Tablet and notepad

Digital transformation is the ultimate buzz phrase right now. Regardless of the vertical, be it finance, utilities, insurance…. everybody is preparing to ‘go digital’ or to implement some kind of digital change in order to best position their company for the future. That said, having worked with a number of organisations in a wide range of sectors, of differing size and at different points along their journey towards digital maturity, it’s clear to me that many of the more traditional companies are still struggling when it comes to adopting digital agendas within their organisations.

It might surprise you to know that today there are more than three billion IP connections, and it took more than 25 years to reach this number. Now with the advent of cloud, the Internet of Things and other technologies, it is expected that over the next five years IP connections will grow to more than 100 billion. You don’t have to be a mathematician to work out that the volume of data is growing at an exponential rate and this means every organisation will need to find a way to cope. Fundamentally, we need to understand that the way in which organisations do business these days has changed and will continue to change. The arrival of SMAC (social, mobile, analytics and cloud) technologies has set in motion a chain of events that has seen industries, formerly thought relatively immune to digital upheaval, now needing to adapt their strategies to incorporate a digital first approach.

I think organisations in most industry sectors are waking up to a future where service delivery is underpinned by greater levels of end-to-end digital integration and many have a clear vision for this. However, having a vision is one thing, delivering it is quite another. For many organisations the real challenge is more about the journey and how they are going to get to where they need to be. What sort of policies, processes and technology does the organisation need to have in place in order to deliver on a truly digital strategy? And what organisational and transformational changes will it need to drive through for this to happen? Embarking upon this is not for the faint hearted and there has to be a real will amongst senior management to make it work – vision and words alone just won’t do it.

It is genuinely difficult to know how those changes might play out and particularly hard work to deliver the required changes internally; so I completely understand the trepidation. The words ‘digital’ and ‘transformation’ sound expensive and complicated and lead organisations to believe that delivering such a vision will require wholesale and rapid change to the people, process and technology landscape of their operation (often with associated workforce reductions). At the same time, the promised outcomes are exciting and are often allied with the fear that doing nothing will risk losing ground in already hyper-competitive markets. It’s quite a conflicting mix of emotions and often results in organisations rushing into a course of action that is not sufficiently well thought through and without a credible plan for delivering the vision. And that’s asking for trouble.

My advice is that you don’t need to set a rigid path but instead work out how your digital vision can evolve in a way that best fits in with how your organisation operates. Look at how you can improve points of capability and processes, one step at a time, all within the overall framework and context of the vision. The days of the half a billion pound giant programme are over, it’s best to think about how you can make incremental gains to the business and deliver smaller projects more quickly while not losing sight of the long term direction and the associated benefits.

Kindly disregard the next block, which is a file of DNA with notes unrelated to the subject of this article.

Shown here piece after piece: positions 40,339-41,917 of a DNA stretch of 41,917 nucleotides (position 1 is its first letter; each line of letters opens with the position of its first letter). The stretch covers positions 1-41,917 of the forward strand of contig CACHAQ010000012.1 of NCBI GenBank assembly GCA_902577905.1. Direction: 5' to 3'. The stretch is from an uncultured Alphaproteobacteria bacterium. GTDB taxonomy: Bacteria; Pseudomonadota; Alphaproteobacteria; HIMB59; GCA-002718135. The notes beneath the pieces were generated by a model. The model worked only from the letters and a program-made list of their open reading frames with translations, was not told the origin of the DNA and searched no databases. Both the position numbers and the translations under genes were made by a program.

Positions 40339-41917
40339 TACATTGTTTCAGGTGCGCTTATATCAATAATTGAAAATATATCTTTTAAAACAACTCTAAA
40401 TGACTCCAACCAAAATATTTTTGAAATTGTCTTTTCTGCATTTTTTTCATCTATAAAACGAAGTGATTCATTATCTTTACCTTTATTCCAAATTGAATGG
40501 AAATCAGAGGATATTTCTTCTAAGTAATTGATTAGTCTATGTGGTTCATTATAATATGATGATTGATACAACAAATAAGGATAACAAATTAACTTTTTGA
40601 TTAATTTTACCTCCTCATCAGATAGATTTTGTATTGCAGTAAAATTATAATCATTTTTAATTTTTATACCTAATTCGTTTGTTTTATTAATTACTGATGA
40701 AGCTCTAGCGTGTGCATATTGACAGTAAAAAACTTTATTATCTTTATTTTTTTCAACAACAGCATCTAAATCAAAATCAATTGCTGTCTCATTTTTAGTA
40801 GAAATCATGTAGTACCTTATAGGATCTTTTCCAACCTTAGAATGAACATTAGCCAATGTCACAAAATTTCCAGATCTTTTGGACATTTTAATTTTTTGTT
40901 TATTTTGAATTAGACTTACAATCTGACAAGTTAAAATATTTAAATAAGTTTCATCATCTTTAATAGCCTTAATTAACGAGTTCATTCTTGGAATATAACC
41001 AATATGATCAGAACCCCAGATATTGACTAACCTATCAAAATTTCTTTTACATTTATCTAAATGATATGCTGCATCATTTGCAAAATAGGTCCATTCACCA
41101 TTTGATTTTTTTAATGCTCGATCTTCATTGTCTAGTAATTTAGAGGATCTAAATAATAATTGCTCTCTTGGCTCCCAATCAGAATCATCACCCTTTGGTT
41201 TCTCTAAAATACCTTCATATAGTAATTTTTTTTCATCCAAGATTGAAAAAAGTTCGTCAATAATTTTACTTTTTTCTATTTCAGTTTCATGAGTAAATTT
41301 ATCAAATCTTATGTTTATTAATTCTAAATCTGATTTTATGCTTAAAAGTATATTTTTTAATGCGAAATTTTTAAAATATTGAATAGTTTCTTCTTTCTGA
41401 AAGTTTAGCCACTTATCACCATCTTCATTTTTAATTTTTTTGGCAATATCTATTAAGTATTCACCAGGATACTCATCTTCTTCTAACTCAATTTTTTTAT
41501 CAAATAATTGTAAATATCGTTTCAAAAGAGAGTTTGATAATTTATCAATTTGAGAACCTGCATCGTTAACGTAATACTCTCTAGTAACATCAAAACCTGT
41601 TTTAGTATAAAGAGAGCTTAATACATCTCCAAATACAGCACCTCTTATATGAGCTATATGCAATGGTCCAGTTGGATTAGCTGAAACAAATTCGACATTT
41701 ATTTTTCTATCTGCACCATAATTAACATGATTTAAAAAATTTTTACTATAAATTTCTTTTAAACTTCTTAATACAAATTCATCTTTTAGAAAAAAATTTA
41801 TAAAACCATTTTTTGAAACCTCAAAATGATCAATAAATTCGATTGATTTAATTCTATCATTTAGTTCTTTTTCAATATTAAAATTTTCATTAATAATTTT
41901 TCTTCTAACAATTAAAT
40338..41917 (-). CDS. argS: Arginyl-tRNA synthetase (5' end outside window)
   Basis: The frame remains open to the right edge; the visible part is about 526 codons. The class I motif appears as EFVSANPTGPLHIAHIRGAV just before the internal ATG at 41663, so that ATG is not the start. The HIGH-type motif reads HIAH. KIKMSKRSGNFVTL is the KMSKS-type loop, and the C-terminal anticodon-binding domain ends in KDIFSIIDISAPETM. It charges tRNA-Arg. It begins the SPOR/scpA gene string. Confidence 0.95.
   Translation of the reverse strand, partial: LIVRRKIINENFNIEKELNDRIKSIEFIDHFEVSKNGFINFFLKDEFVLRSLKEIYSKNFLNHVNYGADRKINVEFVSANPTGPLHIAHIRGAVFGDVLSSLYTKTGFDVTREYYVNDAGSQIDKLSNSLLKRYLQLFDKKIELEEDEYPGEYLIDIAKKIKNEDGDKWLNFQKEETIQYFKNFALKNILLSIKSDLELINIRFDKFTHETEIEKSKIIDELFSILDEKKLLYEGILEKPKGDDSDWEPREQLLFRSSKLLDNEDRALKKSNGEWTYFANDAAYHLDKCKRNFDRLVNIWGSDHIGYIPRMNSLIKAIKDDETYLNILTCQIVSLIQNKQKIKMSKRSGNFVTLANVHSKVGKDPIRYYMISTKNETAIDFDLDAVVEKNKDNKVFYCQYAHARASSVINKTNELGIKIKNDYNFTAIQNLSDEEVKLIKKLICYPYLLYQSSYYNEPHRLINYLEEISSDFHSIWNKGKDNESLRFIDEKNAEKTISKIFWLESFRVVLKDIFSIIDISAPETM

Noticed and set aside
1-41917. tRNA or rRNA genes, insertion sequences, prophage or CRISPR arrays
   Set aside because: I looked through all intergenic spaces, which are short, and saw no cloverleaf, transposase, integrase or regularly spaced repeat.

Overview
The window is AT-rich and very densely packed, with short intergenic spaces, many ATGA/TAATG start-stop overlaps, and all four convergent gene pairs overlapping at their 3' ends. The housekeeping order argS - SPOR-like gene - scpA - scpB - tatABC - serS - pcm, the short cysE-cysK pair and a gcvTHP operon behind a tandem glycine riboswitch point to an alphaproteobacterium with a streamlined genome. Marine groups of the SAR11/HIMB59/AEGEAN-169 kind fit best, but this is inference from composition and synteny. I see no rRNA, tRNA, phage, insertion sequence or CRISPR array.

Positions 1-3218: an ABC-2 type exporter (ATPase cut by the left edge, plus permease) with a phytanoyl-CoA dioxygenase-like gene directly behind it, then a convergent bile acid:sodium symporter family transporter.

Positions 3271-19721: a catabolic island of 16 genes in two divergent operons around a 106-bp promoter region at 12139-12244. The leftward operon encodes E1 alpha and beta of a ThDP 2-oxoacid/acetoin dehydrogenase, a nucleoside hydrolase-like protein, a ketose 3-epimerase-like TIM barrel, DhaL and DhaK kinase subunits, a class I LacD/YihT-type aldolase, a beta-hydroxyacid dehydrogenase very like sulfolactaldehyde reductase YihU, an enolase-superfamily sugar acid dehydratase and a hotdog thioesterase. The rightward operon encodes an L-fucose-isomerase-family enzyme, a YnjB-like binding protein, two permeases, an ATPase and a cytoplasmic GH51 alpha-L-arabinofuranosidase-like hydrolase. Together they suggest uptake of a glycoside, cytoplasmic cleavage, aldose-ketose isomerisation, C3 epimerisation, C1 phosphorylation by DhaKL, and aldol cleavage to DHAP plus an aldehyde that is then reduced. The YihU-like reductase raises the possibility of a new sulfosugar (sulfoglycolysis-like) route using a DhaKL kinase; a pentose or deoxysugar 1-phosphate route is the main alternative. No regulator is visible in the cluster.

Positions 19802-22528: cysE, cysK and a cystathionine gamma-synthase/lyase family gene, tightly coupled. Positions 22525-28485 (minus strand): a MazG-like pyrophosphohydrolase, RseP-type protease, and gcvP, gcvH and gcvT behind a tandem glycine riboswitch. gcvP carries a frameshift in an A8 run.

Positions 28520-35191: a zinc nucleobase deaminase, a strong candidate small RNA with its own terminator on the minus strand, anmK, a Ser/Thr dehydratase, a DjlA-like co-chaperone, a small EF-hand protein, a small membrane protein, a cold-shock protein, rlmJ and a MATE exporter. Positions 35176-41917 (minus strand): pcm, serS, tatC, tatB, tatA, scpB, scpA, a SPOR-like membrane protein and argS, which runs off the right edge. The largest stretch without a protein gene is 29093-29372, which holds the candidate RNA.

This doesn’t mean that a digital initiative can’t be big and disruptive, it can still encompass transformation at an organisational level and change how you operate both internally and in the context of your market. However, it can also be broken into small ‘bight size’ chunks which focus on a particular issue or priority challenge, or change how you deliver a service or product to customers - one step at a time. Perhaps the most important aspect to remember is that digital transformation should always be viewed as a journey towards a beneficial outcome and not a means in itself. The goal is to achieve lasting change that makes a difference to your customers and your business, whereby true benefits are realised rather than just implementing the most up to date technologies. But ultimately, a digital transformation is no different to any other large scale business change programme: to be successful it must be approached in the right way and done for all the right reasons.

This means that you need to be able to demonstrate that your vision for the future is backed up with a solid business case that sets out the benefits that will be realised and a credible plan of how these will be delivered and when.

Laying secure foundations and bringing on board the right skills and experience from the start will ultimately stack the odds of success in your favour. So rather than ask the question so many organisations seem to be fixated on right now: “what is our digital strategy?” The right question is “What is our strategy for a world that is becoming increasingly digital and how do we ensure that we successfully get to where we want to be?”

By Charlie Mayes, Managing Director, DAV Management